No one was expecting the coronavirus outbreak when some of Hollywood’s biggest companies decided 2020 would be a good time to launch a host of streaming offerings.
But the new services, as well as those that have been available for years, have suddenly become beacons for an entertainment industry disrupted by the darkness of a global health crisis.
Whether it’s a relative newcomer like Disney Plus or a standard bearer such as Netflix, streaming services are benefiting from the drive to stay connected that, according to Forbes, fueled a 70% surge in internet usage and a 12% increase in streaming engagement in late March.
Walt Disney Co.’s Disney Plus, which launched in November, announced in early April that it had surpassed 50 million subscribers. That included a jump of more than 21 million new subscribers during the first month-plus of shelter-at-home restrictions.
Apple TV Plus immediately went on the offensive after Disney’s announcement. Apple’s service, which reported 34 million subscribers in January, said April 10 that it would widen free access to its service, which provides original shows, movies and documentaries in contrast to Disney Plus’ libraries of Disney-owned programming.
Entertainment industry analyst Scott Kushman of Stamford, Conn.-based Kushman Media said Disney’s family entertainment brand fueled its success with children home from school. Certainly, Disney had the bored-kid demographic in mind when it released “Frozen II” — the No.1 animated movie of all time at the box office — on Disney Plus on March 15, three months before the originally planned date.
Disney also recently announced plans to release its $75 million film version of the hit musical “Hamilton” on Disney Plus on July 3. The film was originally slated for release in October 2021.
“Obviously the captive audience of everybody staying home with the pandemic has helped fuel the rise in viewership (but) I think one of the most interesting things was that right before the pandemic hit, (Disney) rolled out a whole catalog of family-friendly shows,” Kushman said.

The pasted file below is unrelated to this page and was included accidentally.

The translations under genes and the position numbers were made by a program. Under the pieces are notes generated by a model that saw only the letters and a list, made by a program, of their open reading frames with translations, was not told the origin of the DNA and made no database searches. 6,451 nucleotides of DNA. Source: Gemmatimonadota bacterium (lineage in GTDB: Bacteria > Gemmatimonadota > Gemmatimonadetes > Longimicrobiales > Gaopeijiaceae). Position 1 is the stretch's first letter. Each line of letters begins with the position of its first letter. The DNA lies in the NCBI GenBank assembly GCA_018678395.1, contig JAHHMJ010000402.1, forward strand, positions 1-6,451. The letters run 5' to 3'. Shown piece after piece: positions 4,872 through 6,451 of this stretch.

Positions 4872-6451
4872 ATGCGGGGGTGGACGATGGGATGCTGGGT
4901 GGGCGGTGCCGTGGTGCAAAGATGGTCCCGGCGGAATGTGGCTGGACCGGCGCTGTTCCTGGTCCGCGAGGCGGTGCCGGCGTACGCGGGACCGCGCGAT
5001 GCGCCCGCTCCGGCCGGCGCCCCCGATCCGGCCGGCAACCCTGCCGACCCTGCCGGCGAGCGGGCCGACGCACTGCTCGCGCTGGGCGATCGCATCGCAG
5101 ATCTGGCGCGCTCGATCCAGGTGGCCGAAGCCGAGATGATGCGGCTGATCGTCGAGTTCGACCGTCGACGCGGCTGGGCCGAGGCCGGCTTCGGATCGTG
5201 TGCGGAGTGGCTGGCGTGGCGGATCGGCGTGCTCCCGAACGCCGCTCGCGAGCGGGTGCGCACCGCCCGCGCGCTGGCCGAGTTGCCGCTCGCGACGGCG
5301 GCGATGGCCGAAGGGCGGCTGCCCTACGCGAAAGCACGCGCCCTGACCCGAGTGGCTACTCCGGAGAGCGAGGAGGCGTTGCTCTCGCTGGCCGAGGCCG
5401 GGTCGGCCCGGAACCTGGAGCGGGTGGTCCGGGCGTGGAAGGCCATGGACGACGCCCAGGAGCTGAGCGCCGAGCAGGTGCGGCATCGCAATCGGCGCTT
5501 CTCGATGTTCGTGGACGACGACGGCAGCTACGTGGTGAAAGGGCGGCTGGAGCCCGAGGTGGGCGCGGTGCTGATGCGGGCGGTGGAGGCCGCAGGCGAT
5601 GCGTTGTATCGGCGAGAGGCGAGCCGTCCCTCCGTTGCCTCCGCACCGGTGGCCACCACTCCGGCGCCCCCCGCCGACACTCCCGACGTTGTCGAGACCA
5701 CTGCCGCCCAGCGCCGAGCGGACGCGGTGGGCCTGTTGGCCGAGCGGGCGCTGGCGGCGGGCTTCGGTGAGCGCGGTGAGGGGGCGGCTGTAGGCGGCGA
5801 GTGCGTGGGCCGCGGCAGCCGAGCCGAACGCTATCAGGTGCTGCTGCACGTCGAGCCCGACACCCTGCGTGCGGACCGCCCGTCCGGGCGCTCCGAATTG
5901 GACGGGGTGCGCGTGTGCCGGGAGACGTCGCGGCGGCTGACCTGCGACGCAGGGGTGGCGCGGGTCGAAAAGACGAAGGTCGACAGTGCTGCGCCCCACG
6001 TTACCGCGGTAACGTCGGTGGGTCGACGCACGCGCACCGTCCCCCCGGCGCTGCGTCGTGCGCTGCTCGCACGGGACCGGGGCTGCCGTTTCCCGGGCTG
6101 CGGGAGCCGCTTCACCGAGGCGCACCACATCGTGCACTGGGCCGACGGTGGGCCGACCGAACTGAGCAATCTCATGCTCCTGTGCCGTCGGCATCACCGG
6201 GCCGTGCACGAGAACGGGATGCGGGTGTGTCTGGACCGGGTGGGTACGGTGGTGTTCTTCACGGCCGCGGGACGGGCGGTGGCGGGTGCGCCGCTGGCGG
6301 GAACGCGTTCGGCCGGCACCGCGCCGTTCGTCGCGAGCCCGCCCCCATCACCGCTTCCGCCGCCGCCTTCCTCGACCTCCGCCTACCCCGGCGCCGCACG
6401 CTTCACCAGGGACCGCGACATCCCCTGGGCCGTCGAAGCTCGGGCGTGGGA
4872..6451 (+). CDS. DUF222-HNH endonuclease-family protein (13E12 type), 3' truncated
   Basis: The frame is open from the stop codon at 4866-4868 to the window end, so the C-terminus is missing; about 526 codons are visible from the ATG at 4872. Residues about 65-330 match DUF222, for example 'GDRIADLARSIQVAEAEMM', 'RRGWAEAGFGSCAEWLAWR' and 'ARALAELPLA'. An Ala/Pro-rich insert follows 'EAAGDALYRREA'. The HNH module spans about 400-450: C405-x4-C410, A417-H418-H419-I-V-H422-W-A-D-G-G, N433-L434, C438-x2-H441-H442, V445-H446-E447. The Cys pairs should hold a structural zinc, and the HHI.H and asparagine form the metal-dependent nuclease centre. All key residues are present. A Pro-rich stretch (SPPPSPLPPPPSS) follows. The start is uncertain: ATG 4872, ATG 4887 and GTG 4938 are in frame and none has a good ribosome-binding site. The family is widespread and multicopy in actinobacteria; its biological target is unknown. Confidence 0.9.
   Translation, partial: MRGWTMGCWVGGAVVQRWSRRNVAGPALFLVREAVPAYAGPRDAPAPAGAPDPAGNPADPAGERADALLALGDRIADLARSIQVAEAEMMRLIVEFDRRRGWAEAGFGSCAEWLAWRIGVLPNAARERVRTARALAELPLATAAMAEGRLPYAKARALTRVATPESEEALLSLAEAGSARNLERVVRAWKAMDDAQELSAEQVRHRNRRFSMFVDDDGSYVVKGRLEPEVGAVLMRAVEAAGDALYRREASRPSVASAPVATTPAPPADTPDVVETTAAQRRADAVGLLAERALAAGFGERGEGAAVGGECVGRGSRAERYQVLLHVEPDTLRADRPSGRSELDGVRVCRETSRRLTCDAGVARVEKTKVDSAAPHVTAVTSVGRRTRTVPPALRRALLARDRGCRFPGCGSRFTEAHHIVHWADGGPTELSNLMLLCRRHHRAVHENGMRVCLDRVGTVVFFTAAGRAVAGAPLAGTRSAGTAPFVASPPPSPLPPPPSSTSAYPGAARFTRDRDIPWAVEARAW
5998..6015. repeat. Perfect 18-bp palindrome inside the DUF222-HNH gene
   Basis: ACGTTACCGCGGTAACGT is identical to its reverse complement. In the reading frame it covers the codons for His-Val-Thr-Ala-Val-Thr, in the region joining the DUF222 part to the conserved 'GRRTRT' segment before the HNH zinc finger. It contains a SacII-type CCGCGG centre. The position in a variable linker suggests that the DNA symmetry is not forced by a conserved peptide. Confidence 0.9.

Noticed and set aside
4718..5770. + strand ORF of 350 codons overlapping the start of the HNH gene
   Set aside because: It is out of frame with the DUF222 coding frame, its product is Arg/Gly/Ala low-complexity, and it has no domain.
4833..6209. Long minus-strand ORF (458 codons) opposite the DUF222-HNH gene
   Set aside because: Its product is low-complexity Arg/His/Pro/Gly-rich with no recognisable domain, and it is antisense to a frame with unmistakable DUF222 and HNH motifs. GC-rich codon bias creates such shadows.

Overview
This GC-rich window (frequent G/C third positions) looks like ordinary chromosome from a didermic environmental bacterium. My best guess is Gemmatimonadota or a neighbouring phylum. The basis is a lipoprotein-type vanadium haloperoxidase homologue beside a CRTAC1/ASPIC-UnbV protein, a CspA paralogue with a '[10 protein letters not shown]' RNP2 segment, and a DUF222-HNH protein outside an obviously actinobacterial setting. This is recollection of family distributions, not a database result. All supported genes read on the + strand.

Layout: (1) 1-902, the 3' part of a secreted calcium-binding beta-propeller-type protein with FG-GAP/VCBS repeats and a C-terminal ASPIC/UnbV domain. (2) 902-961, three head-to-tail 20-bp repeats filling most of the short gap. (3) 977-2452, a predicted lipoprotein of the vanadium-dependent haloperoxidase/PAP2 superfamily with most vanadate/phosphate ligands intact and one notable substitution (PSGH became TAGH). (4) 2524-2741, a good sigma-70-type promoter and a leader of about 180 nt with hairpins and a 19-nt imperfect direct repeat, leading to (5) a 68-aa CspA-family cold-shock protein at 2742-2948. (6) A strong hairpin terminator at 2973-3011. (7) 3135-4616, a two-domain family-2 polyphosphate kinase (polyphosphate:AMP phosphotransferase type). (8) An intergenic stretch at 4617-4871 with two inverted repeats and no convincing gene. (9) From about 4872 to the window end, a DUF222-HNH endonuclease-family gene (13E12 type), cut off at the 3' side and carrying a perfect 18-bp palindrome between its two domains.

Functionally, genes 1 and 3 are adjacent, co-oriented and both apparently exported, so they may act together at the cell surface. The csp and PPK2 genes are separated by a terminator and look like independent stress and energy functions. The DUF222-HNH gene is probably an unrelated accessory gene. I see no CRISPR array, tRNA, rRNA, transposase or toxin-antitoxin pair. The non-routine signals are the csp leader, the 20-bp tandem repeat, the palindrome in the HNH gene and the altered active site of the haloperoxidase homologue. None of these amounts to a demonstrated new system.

Big wins have not been limited to new services. On March 21, Netflix Inc. reported a jump of nearly 16 million subscribers for the first quarter of 2020 — a period of record growth that lifted the Netflix total subscriber base to nearly 183 million. Netflix Chief Executive Reed Hastings said the company had predicted 7 million new subscribers before the Covid-19 shutdown.
Not every service, however, is experiencing the same bounce. Newcomer Quibi, Jeffrey Katzenberg’s short-form media platform, launched April 6 but has yet to find its footing, despite a war chest of $1.75 billion.
Katzenberg has said his mobile-only, millennial-focused service is considering a TV viewing option that’s more in tune with audience needs during a pandemic.
Kushman said the jury is still out on whether streaming services will continue to grow as people stuck at home sample other digital options, including the rapidly expanding TikTok and video giant YouTube.
Anecdotally, though, Kushman said the streaming businesses seem to be well positioned for an extended run.
Case in point: his own parents. “I got them Netflix. We share a subscription between me, my brother and my parents,” he said. “I brought them groceries and (saw) all of a sudden they are bingeing shows on Netflix.”
Kushman observed that older generations already familiar with 23-year-old Netflix, which he calls the “Coca-Cola” of streaming brands, may be starting new Netflix subscriptions or using existing subscriptions more than before, increasing chances they will renew or subscribe to more streaming services even after the Covid-19 crisis is over.
Keep reading the 2020 edition of the LA500.
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